Addictions are a part of life, according to Paul Wong, PhD, professor and research director of counselling psychology at Trinity Western University. Wong is Chair of the International Meaning Conference on addictions, meaning and spirituality, a biennial conference held in Vancouver from July 20 to 23.
“Everyone has a craving for positive emotions and attachment,” says Dr. Wong, who is President of the International Network on Personal Meaning. “They release neurotransmitters and keep us functioning well—both mentally and physically. The problems start when we try to unlock those emotions through destructive patterns such and drug and alcohol abuse, instead of through meaningful relationship.”
Joining Wong to further this discussion are some of the world's leading authorities on addiction. They will address questions such as is addiction a disease or part of human nature? Is there a cure? Are there positive addictions?
Thanks to a Templeton grant, award-winning Harvard researcher on alcoholism, Dr. George Vaillant, will deliver the Templeton Foundation Distinguished Public Lecture on Sunday, July 23 at 1pm. He will integrate the neuroscience of drug use, the human yearning for positive emotions, and the drug-induced altered-state-of-consciousness. His lecture and the following Templeton Symposium are free to the general public.
“The growing problem of addiction and the poor success rates in mainstream addiction treatments call for new approaches,” says Dr. Wong. “That is why this conference explores both the big questions of meaning and spirituality and the neurobiological questions of craving and positive emotions. We seek to unlock the secrets of addition.”
Other speakers during the free symposium include:
• Dr. Jaak Panksepp: Renowned for his discovery of how separation responses and drug craving are organized in the brain. He will speak on the brain systems involved in the basic emotions, such as addictive craving.
• Dr. Scott Tonigan: A principle investigator of the larger research project on addiction, the “MATCH”. He will provide the latest evidence on what makes the 12-step programs work, and discuss the linkage between spirituality and addiction recovery.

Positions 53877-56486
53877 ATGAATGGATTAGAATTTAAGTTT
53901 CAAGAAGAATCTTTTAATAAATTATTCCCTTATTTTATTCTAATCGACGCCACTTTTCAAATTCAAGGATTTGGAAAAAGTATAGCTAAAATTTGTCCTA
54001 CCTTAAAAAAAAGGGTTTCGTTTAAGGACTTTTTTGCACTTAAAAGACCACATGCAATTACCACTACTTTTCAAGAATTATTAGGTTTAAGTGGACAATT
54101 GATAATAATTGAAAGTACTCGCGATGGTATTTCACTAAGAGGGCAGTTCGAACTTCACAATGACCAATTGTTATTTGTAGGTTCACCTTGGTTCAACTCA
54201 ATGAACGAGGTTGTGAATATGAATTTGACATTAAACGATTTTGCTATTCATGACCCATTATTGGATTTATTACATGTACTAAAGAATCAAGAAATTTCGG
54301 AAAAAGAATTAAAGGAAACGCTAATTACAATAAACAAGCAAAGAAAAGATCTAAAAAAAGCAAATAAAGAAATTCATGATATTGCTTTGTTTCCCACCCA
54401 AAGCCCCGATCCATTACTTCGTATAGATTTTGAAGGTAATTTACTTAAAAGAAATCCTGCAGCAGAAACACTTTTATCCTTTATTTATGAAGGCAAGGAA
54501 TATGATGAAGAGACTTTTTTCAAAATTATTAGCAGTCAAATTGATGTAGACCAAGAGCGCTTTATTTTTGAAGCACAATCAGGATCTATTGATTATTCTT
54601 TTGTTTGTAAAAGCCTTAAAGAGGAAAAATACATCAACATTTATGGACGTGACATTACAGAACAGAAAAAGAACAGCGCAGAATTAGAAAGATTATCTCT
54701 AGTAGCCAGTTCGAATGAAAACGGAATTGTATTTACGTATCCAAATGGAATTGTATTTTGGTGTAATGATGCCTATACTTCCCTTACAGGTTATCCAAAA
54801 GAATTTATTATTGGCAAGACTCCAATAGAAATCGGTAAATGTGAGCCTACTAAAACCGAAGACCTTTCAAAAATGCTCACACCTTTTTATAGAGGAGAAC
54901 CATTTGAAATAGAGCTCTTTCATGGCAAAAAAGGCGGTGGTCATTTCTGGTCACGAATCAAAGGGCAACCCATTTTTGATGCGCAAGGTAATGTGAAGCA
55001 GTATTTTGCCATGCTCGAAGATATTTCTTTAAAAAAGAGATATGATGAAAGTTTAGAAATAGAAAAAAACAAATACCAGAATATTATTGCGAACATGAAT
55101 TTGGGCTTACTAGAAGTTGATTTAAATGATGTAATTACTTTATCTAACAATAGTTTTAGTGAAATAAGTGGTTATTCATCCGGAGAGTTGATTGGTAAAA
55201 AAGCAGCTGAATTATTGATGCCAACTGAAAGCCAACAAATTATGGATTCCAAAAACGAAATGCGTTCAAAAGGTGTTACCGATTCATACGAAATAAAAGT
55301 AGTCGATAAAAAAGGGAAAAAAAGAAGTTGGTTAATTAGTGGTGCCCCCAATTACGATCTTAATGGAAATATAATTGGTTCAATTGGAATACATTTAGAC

• Dr. Francis Seeburger: A philosopher and TV personality, he challenges the traditional thinking on recovery and proposes the need for “recovery of thinking” and treating addiction treatment as part of the broader “general human recovery.”
• Dr. Stanton Peele: A best-selling author and popular addiction psychologist. He emphasizes meaning as essential to recovery. “It is critical to focus on what people want to achieve. Abstinence is a byproduct of living a meaningful life, not the prerequisite,” says Peele.
“It's a rare opportunity to meet and interact with the Who's Who in addiction research and treatment,” says Dr. Wong. He points out that the conference is not just for professionals, it is also open to anyone whose life has been affected by addiction, and who is interested in finding a better way of recovery.
The conference is organized by the International Network on Personal Meaning and the Graduate Counselling Psychology Program of Trinity Western University in partnership with the Maple Ridge Treatment Centre, Fraser Health Authority, Centre for Addiction Research of BC, University of Victoria, The Milton Erickson Foundation and The John Templeton Foundation.
For more information and registration please call (604) 513-2034, email firstname.lastname@example.org or visit www.meaning.ca. CEU Credits are available for psychologists, physicians, counsellors and social workers, and addiction counsellors.
Last Updated: 2007-10-11